WASHINGTON, D.C. – Attorney General Karl A. Racine and 35 other state attorneys general have filed an antitrust lawsuit against the manufacturers of Suboxone, a prescription drug used to treat opioid addiction. The suit alleges that the manufacturers harmed consumers by engaging in an anticompetitive scheme to block generic competition for Suboxone -- thereby continuing to obtain monopoly profits from the drug at the expense of purchasers.
Reckitt Benckiser Pharmaceuticals (Reckitt), now known as Indivior, is accused of conspiring with defendant MonoSol Rx to switch branded Suboxone from a tablet version to a film in order to prevent or delay generic alternatives and maintain Reckitt’s monopoly profits. The lawsuit alleges that this conduct was illegal “product hopping,” where a company makes modest changes to its product to extend patent protections so other companies cannot enter the market and offer cheaper generic alternatives.
“Our suit alleges that Reckitt attempted to profit from the opioid epidemic in our country by using unlawful, anti-competitive means,” Attorney General Racine said. “We believe these anti-competitive actions led to higher prices for purchasers of Suboxone, including the District -- making it more expensive for government entities to fight the growing crisis of opioid addiction our nation faces. That’s why we’ve brought this action along with our colleagues from across the country.”
Suboxone is used to treat heroin addiction and other opioid addictions by easing addiction cravings. The lawsuit alleges that in 2002, when Reckitt introduced Suboxone in tablet form, it had seven years of exclusivity protection -- meaning no generic version could enter the market during that time. Before that period ended, however, Reckitt worked with MonoSol to create a new version of Suboxone as a dissolvable film, similar in size to a breath strip. Over time, Reckitt allegedly steered health professionals who prescribed Suboxone from the tablet to the film through marketing, price adjustments, and other methods. Ultimately, after the majority of Suboxone prescriptions were written for the film, Reckitt removed the tablet from the U.S. market. No generic alternative to the film is currently available.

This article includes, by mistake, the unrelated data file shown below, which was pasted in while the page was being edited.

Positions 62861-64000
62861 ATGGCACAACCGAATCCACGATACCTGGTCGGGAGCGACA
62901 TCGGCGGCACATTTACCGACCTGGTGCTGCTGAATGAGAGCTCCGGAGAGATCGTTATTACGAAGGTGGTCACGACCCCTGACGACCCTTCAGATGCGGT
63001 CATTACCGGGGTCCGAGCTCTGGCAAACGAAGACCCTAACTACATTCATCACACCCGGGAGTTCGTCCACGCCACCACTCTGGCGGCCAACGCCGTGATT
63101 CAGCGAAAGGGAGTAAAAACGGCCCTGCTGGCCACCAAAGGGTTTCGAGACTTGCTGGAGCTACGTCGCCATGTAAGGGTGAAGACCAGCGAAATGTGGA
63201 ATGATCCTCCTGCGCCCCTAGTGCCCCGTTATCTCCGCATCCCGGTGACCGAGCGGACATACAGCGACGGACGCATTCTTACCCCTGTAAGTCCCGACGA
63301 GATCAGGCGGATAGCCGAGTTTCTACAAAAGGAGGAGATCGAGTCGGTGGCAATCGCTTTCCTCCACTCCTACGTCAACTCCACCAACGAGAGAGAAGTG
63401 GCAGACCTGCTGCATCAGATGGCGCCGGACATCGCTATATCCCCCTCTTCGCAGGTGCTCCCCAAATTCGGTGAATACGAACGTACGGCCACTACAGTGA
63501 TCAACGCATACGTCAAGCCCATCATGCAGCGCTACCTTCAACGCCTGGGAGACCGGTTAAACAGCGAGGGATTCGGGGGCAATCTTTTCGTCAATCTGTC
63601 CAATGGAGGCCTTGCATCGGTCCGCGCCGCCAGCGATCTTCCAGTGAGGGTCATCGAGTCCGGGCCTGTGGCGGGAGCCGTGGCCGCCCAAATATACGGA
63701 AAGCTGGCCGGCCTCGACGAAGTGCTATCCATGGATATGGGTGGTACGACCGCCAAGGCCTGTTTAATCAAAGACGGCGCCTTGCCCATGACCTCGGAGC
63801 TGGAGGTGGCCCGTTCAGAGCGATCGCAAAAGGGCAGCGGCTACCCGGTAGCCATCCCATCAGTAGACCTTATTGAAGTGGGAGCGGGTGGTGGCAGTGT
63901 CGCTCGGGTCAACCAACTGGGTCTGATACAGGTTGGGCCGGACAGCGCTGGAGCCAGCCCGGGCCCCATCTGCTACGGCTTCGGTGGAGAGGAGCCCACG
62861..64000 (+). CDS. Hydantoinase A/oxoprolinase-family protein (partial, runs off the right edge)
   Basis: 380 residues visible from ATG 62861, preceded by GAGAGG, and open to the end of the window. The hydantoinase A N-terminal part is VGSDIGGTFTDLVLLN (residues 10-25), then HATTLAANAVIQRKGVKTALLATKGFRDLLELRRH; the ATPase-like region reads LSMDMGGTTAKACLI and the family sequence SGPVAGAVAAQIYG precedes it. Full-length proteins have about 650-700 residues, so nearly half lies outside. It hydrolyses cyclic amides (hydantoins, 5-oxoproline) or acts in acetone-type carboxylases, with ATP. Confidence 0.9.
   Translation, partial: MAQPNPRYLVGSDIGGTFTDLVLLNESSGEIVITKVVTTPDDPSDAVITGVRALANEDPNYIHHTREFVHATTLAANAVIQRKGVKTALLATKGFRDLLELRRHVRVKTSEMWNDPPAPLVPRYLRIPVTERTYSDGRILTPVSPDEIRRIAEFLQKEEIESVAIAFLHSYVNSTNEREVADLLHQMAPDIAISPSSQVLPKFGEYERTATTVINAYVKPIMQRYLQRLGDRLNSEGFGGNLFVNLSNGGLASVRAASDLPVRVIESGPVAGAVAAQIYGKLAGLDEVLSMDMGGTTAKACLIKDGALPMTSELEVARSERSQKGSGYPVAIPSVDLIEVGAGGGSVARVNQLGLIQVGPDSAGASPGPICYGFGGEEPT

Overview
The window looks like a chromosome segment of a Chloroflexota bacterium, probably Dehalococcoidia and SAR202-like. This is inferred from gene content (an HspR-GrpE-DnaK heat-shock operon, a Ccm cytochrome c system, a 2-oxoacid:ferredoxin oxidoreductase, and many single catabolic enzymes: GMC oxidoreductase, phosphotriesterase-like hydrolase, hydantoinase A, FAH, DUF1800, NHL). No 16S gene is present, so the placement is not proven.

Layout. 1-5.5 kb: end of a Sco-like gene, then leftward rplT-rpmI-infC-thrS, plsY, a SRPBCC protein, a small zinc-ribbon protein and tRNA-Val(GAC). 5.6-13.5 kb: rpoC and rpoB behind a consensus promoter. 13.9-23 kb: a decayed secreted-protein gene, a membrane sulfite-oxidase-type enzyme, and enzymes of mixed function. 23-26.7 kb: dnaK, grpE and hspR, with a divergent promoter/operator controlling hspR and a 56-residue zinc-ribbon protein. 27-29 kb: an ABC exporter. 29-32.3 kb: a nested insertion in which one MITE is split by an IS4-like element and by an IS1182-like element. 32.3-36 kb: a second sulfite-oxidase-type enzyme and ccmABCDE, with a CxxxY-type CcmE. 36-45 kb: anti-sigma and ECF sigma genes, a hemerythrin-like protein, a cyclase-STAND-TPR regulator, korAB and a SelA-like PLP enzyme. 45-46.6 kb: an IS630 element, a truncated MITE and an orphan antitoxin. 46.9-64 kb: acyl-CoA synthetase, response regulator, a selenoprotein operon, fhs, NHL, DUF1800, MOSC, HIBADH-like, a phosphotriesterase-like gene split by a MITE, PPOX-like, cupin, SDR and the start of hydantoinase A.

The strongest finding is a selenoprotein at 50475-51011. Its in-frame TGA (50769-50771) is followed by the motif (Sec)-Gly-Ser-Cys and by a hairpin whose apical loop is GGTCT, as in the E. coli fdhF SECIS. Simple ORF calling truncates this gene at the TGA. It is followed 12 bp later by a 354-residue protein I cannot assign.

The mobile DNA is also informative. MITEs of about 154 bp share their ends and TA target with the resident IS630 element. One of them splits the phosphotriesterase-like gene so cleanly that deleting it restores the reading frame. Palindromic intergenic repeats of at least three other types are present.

The lawsuit alleges that Reckitt’s “product hop” was anticompetitive, because the Suboxone film provided no real benefit over the tablet and Reckitt continued to sell the tablets in other countries even after removing them from the U.S. market. Reckitt also allegedly expressed unfounded safety concerns about the tablet version and intentionally delayed FDA approval of generic versions of Suboxone. The lawsuit alleges that the purpose of this conduct was to hinder the entry of generic alternatives to Suboxone and to illegally extend Suboxone’s exclusivity through the switch to the film version.
The alleged result of defendants’ conduct is that purchasers have paid artificially high monopoly prices since late 2009, when generic alternatives of Suboxone might otherwise have become available. During that time, annual sales of Suboxone topped $1 billion.
The lawsuit, filed in the U.S. District Court for the Eastern Division of Pennsylvania, accuses the companies of violating the federal Sherman Act and state laws. Counts include conspiracy to monopolize and illegal restraint of trade. In the suit, the Attorneys General ask the court to stop the companies from engaging in anticompetitive conduct, to restore competition, and to order appropriate relief for states and the District as well as for the costs and fees for the attorneys general.
The Attorneys General of the following states joined in the lawsuit along with the District: Alabama, Alaska, Arkansas, California, Colorado, Connecticut, Delaware, Florida, Hawaii, Illinois, Iowa, Kansas, Kentucky, Louisiana, Maine, Maryland, Massachusetts, Michigan, Minnesota, Mississippi, Missouri, Nebraska, New York, North Carolina, Ohio, Oklahoma, Pennsylvania, Rhode Island, South Carolina, Tennessee, Utah, Vermont, Virginia, Washington, and Wisconsin.
A redacted copy of the lawsuit is attached. The complaint was filed under seal, as it contains information required to kept confidential by federal and state law.